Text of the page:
I don't have a handy reference on this subject, but here's a random webpage: link which states the arquebus had a range of 100 yards and the musket 200 yards. Even a couple hundred years later during the Napoleonic wars the infantry typically shot at each other at ranges of around 100 yards. With a bit of effort I could likely find a better reference. I don't have a theory for the differences in stated ranges. Richard Williams 21:33, 21 July 2008 (CDT)
It may have something to do with what people define "range". The usual range they're fired at or the maximum they can go maybe? Here @ Britannica Encyclopedia on Google Books, it reads "Musket... from about 1550 up to...much heavier and more powerful than the arquebus...stop a horse at 500 and 600 yards... (Chunbum Park 10:08, 22 July 2008 (CDT))
Yes, there are multiple "ranges": A musket ball will travel more than 600 yards, but it is only lethal up to about 400 yards, it is totally inaccurate over 200 yards, and engagement ranges are around 100 yards. Probably the most relevant range is the range at which opposing armies when approaching each other start shooting at each other. A colonel wrote in 1814: "A musket will strike a figure of a man at 80 yards... and as to firing at a man at 200 yards with a common musket you may as well fire at the moon and have the same hope of hitting your object. I do maintain and will prove whenever called upon that no man was ever killed at 200 yards by a common musket by the person who aimed at him." Richard Williams 06:09, 23 July 2008 (CDT)
These are all valid distinctions. I have a brief article on range in a military context, but it dealt with a very narrow mathematical part of describing trajectories, often for long-range weapons. If people are interested, perhaps we can continue this and extend it under range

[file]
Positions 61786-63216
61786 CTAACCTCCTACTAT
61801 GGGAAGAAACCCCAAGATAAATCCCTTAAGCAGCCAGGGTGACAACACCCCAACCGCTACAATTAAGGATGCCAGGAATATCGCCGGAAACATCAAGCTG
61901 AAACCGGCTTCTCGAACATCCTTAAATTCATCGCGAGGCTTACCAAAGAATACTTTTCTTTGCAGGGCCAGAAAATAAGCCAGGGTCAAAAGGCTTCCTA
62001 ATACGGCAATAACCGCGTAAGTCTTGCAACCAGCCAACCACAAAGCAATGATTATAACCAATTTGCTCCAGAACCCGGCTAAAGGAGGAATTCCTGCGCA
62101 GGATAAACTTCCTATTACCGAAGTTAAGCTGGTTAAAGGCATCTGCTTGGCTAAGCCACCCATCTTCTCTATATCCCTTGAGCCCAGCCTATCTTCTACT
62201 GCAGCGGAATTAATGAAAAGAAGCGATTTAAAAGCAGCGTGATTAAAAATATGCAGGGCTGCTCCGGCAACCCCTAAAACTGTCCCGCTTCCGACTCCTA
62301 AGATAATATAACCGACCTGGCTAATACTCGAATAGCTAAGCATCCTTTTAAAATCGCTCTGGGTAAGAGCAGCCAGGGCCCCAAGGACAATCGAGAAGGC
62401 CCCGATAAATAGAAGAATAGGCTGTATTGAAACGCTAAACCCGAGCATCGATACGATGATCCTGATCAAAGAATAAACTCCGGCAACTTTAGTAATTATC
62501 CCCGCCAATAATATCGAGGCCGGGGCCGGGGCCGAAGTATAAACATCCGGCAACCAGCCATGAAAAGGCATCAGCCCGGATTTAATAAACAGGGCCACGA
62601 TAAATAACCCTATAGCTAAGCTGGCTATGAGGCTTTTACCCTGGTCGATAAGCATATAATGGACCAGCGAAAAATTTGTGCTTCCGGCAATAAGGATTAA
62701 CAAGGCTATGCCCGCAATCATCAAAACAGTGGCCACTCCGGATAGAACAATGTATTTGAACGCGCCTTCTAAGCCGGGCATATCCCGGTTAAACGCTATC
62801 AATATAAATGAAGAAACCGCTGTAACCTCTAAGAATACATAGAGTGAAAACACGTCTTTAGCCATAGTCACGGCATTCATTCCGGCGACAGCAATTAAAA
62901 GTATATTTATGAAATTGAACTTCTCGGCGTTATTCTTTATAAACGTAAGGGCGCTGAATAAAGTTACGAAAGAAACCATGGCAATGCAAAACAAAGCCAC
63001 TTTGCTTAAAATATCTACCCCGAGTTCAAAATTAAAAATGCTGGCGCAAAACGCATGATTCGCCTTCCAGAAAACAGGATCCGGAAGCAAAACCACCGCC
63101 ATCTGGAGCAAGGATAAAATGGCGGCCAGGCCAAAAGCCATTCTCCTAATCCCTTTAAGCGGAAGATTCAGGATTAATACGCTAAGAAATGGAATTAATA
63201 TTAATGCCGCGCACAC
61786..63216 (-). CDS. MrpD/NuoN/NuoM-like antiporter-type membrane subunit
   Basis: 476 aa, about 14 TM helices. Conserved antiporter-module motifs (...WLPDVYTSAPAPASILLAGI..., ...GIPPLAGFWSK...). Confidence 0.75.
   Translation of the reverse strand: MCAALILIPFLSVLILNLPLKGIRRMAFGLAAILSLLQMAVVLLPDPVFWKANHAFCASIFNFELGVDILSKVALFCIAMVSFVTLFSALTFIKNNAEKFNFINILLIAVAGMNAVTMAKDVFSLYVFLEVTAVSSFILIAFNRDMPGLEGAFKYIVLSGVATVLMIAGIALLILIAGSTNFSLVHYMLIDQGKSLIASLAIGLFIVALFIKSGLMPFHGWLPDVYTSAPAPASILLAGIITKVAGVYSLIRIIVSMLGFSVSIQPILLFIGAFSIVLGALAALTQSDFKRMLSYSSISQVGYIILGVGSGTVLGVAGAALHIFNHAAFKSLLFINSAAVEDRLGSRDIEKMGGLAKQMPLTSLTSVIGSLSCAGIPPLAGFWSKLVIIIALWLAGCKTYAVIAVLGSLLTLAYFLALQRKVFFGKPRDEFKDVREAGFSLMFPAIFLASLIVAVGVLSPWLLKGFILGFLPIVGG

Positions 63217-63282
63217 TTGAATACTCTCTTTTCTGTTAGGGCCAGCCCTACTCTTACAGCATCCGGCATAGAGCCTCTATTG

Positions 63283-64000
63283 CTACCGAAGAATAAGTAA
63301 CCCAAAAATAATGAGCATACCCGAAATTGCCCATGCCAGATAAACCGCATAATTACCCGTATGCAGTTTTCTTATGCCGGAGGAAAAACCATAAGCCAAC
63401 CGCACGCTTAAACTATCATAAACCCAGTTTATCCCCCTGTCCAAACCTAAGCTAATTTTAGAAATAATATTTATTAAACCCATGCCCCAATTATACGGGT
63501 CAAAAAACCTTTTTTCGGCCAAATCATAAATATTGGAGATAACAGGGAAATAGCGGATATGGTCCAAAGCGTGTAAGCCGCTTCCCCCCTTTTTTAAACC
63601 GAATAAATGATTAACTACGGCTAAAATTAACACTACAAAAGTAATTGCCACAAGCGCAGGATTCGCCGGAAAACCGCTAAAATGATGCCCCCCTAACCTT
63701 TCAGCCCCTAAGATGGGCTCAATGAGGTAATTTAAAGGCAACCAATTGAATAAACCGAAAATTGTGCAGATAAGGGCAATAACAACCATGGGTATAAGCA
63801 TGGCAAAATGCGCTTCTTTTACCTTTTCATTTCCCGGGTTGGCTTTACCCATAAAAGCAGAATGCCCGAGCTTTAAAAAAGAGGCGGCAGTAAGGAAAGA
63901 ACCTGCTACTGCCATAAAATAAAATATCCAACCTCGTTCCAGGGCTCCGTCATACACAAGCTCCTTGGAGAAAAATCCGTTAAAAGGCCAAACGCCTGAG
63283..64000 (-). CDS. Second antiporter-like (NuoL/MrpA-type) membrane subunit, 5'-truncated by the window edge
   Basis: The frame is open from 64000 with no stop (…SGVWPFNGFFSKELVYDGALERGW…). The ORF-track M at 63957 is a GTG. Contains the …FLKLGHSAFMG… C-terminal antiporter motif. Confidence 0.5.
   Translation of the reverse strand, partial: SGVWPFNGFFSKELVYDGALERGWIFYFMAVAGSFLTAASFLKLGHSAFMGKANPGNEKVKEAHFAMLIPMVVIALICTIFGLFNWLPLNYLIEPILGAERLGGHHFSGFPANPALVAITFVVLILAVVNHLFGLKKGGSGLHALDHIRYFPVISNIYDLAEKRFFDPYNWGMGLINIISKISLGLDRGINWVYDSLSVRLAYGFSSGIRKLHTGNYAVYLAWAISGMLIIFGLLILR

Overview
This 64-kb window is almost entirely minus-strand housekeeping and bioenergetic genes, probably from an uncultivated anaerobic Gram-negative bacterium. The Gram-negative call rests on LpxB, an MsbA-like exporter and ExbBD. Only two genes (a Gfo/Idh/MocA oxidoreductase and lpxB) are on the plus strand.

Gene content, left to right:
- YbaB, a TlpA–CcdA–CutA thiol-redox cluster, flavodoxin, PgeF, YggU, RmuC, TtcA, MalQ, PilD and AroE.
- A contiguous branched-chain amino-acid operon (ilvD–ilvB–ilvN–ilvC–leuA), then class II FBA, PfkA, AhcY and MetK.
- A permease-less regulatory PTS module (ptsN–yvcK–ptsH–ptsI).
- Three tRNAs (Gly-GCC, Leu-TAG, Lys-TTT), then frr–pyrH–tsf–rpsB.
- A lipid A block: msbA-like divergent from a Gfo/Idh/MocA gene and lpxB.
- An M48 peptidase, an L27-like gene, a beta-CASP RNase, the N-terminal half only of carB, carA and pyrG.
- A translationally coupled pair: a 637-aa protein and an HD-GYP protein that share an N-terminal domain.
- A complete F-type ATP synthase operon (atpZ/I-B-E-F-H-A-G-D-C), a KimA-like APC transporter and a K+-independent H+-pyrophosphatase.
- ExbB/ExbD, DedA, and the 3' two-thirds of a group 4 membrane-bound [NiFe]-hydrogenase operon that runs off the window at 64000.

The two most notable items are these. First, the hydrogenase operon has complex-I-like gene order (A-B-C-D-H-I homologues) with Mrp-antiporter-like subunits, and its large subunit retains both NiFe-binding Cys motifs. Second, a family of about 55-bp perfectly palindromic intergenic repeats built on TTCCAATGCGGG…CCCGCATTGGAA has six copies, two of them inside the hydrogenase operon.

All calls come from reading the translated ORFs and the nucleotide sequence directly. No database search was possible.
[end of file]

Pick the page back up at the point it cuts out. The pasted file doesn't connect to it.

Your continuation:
With modern, reasonably accurate infantry weapons, there are several separate and useful definitions of range, including:
  • General combat range. This is the maximum distance at which a soldier of ordinary range should be able to use the weapon. For example, the U.S. M-16 in Vietnam was intended for use within a few hundred meters; the doctrine called on artillery and air to take on more distant targets.
  • Mass fire: more or less your musket at 200 yard range example; a dangerous but not precise distance
  • Precision/expert direct range: the maximum distance at which an expert of the weapon can reasonably expect to get hits. This might involve a selected or modified version of the weapon. For example, when looking for a rifle that would then be customized for a sniper, a number of rifles would be taken to a test range, clamped into a test rig, and fired. Those that came within a specific distance of the target were stamped "star gradue" and moved along. Additional customization could involve padding or cutting down the stock to give the optimal length for a specific shooter, adding telescopic sights, etc.